You may think that it's an odd thing for a climbing gym to urge people to rest, but we stand by it! Although we should clarify that when we say 'rest day' activities, we don't mean binging netflix for hours on end (although a little indulgence never hurt anyone 😊). As humans, we are made to move and move a lot in the context of walking. It is primarily what we were made to do and has profound effects on our well being. Movement is medicine, literally.
Climbing partners can be a hard thing to come by (looking for tips on finding your next, best partner?). So once you find your best crushing partner, it’s smart to show your partner(s) you are truly grateful for them.
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One of the most basic climbing techniques we teach in our intro classes is learning how to use the holds given to you by our phenomenal routesetters. You could be the strongest climber in the gym, but if you grab an undercling incorrectly, you’ll likely come off the wall. Let’s examine some common holds you’ll find in our gym and how to use them.
We hear a lot of first-time climbers say: “I’ll never be good at climbing, I don’t have enough upper body strength.” Well, we’ve got some great news: a lot of climbing takes place in the legs. It’s a balancing sport, one that requires expertise in the delicate art of shifting your weight from foot to foot.
Hey there, (soon to be) climber! We know it can be intimidating to come into a new space, especially since it feels like there are always unwritten rules and etiquette that everyone but you seems to know. So, to help, we are writing those "rules" down for you!
We are heartbroken to share that Jesse Schouboe tragically passed away last weekend.
Our hope is that the outdoors and climbing gyms serve as our safe spaces for everyone. However, “African-American experiences are far more complex than the contemporary narrative suggests, having been shaped by institutions of slavery, segregation and scientific racism. That combined impact has presented outdoor public areas as contested and often, violent social spaces" (Goodrid, 2018, p. 30). So, one step we are taking is to continue to learn about systemic impacts through black narratives and perspectives so we can better acknowledge past injustices and stop or intervene in future ones.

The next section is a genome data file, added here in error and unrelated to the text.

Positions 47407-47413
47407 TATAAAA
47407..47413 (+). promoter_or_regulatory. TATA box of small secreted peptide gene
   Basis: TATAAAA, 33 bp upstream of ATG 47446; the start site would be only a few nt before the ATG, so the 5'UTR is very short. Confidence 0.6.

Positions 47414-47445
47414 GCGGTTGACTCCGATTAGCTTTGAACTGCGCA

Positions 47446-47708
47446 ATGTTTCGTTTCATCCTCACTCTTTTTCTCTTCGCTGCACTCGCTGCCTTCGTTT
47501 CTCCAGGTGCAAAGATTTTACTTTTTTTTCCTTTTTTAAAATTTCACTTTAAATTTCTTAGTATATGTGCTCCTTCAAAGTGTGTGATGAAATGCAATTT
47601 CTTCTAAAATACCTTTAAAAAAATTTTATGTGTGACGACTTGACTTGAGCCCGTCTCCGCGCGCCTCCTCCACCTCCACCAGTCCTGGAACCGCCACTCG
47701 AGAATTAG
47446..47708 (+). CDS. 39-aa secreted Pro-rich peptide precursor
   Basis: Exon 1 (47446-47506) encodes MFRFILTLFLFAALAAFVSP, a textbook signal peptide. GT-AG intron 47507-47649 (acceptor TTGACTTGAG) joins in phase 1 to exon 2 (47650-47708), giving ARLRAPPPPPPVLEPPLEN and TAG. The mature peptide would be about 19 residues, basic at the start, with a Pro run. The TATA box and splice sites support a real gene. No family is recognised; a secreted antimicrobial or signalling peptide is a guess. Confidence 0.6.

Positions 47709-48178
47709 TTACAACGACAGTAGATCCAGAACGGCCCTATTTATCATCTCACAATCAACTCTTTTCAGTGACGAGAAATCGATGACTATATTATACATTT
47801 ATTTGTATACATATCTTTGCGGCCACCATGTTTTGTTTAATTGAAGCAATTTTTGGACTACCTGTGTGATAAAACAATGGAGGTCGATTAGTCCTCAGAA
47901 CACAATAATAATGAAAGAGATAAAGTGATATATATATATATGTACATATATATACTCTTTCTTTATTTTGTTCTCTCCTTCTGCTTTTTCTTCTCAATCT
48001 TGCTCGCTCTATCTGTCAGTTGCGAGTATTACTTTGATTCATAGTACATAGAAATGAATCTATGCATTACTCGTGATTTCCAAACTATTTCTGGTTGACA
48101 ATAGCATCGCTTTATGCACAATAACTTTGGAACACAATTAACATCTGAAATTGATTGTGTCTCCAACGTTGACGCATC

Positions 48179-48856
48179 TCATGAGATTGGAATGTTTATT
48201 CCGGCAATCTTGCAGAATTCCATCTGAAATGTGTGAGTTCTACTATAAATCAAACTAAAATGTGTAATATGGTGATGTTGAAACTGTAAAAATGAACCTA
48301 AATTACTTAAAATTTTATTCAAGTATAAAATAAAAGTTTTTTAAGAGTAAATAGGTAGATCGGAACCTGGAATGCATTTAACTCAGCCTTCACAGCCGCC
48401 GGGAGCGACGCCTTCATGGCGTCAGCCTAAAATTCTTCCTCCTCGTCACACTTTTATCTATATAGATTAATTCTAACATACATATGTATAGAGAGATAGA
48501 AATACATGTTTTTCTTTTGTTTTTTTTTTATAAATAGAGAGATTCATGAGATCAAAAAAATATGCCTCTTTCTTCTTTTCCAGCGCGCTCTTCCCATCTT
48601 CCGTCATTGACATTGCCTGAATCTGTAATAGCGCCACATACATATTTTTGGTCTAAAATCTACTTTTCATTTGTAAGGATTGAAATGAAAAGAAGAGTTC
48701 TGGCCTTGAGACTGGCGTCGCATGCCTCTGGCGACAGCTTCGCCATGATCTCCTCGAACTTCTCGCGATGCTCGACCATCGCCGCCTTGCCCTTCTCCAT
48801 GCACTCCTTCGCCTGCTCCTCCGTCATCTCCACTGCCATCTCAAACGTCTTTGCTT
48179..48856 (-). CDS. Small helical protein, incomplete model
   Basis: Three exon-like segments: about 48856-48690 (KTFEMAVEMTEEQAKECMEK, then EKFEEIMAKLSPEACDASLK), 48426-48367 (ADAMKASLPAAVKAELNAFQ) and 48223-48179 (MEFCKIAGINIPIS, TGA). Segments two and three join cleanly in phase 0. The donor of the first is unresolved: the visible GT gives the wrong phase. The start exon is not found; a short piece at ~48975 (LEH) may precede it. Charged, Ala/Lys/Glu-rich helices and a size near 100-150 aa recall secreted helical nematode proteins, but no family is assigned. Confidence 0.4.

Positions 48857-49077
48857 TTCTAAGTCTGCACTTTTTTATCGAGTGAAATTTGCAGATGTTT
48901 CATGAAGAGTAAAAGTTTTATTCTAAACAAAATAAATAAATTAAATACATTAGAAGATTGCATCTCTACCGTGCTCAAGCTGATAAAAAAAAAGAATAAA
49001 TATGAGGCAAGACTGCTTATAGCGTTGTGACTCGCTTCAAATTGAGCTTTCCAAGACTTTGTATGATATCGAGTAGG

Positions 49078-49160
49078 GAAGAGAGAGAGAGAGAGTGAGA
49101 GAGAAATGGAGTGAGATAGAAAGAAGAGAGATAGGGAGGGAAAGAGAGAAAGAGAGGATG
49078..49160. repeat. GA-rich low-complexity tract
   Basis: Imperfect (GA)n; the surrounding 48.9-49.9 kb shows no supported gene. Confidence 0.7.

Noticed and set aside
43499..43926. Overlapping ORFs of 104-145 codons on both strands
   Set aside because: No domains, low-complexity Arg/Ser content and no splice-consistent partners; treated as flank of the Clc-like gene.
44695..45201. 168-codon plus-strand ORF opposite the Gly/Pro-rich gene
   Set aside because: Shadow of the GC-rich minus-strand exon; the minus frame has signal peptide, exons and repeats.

If you've ever felt like a fear of falling is holding you back from climbing through hard cruxes of routes or problems, you're not alone! Fear of falling is something that all climbers, even those with years of experience, manage regularly. It can be one of the most scary parts of climbing. However, falling is a part of climbing and learning how to take practice falls is a skill that should be practiced.
Do you remember your childhood memories and your ability to have innocent fun? Yes? Pick a number. 1-2-3. Pick a color. B-L-U-E. Pick another number. 1-2-3-4. We understand that adulting is sometimes difficult. The “real world” is challenging, but it does ironically expose a wonderful truth, which is that being an adult can be overrated. Picasso’s even on our side for this one (so you know it’s true): “It took me four years to paint like Raphael, but a lifetime to paint like a child”. Reclaiming our innocence and the ability to break down our own barriers for fun is daunting. The first step is to get in the right mindset--rewind to your youth. Do you remember the old games of yore? Kick the can, the stick with a wooden circle rolly thing, pong, truth or dare, spin the bottle, creepy crawlers, the water level in Zelda? (Insert pause for melancholic sigh of remembrance). Recently, we’ve noticed our online community going bonkers for a silly, little game of “Would you Rather” and we thought we’d share the ones that seem to be getting downright heated. (To be fair, choosing between eating mayonnaise for the rest of your life or sweating mayonnaise for the rest of your life tends to do that). Enjoy!